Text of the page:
If you have failed you precompletion testing on a party wall, remedial treatments can be applied to party walls between residential spaces in order to improve airborne sound insulation and achieve a pass. These are many treatments that can be applied to the wall which include cavity infill insulation, wet and dry lining as well as independent linings.
On existing masonry and blockwork walls may present poor airborne sound insulation performance due to various anomalies in the dry lining finishes (open mortar joints, uneven blockwork façade etc.).
The application of a parge, or render coating to the wall’s face before dry-lining contributes significantly towards a successful sound insulation test. This is due to the fact that this procedure seals any open joints and increases the mass of the wall. The wet treatments are usually composed of a cement-sand mix. Gypsum-based coatings are also available off the shelf.
A parge coated wall is often finished with a plasterboard layer on dabs. The parge coat should be scratch finished or applied unevenly in order to create a better bonding surface for the dry-lining dab. The parge coat should never be stronger than the blockwork on which it is applied, since mortar joints may crack during the drying.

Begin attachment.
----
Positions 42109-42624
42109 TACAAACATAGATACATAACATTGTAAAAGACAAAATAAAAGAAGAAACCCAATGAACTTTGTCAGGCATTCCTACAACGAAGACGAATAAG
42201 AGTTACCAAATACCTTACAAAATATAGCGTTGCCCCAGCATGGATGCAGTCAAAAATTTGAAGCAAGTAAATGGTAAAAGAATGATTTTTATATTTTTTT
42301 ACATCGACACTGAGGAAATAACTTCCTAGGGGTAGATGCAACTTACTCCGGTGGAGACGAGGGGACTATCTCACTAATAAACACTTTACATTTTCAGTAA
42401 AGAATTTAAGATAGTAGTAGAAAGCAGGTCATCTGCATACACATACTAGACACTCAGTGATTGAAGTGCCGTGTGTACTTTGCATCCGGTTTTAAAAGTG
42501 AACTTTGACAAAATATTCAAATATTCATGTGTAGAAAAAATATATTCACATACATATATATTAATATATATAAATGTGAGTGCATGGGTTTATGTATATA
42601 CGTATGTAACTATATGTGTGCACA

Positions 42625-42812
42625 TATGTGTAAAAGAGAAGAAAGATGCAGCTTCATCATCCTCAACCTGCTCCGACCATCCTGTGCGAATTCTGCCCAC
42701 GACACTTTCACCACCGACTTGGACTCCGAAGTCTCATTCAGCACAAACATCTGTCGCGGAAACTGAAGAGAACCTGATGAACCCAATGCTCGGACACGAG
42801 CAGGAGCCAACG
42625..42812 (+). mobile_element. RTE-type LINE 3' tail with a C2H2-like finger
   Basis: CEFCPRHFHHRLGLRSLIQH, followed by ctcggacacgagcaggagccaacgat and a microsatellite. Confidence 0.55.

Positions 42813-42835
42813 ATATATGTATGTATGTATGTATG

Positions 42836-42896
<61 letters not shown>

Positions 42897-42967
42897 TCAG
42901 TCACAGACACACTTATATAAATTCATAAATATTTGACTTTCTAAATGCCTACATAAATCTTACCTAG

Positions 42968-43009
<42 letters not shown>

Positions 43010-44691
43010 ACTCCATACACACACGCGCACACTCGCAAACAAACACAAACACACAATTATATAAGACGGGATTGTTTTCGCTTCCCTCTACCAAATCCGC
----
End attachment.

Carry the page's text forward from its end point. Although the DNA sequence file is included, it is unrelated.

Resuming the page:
Boards with mineral wool backing layer
Walls can also be lined with boards which employ a compressed mineral wool backing layer. These are best used with 8mm render or parge coat when combined with a blockwork wall and vary in thickness (usually between 32mm and 50mm).
This type of treatment performs well when installed on the residential side of a separating wall to a communal area (hallway, corridor, stairwells).
Independent wall treatments
Independent wall constructions provide a combination of isolation, resilience and absorption, offering an excellent approach to improving the sound insulation of a wall.
The independent lining is usually a metal or timber frame set off from the existing wall. The size of the metal or timber studs depends on a number of factors such as floor to ceiling height and structural loads on the wall.
The independent wall must not come in direct contact with the existing wall. This is why a minimum separation of 30mm is always advised. However, it is always connected to the floor and ceiling by a set of channels. In order to further improve the sound insulation performance, a layer of mineral wool (minimum 50mm) should be installed within the actual frames and the finish should incorporate one or two layers of dense plasterboard.
The aforementioned wall treatments should be incorporated into an overall acoustic strategy and should never be constructed without first consulting your acoustician.
If you would like more information in regards to acoustic design on your project, please contact us at firstname.lastname@example.org or call Darren direct on 07775623464.
Alternately, if you would like more information on preparing your building for sound testing, please visit our checklist page.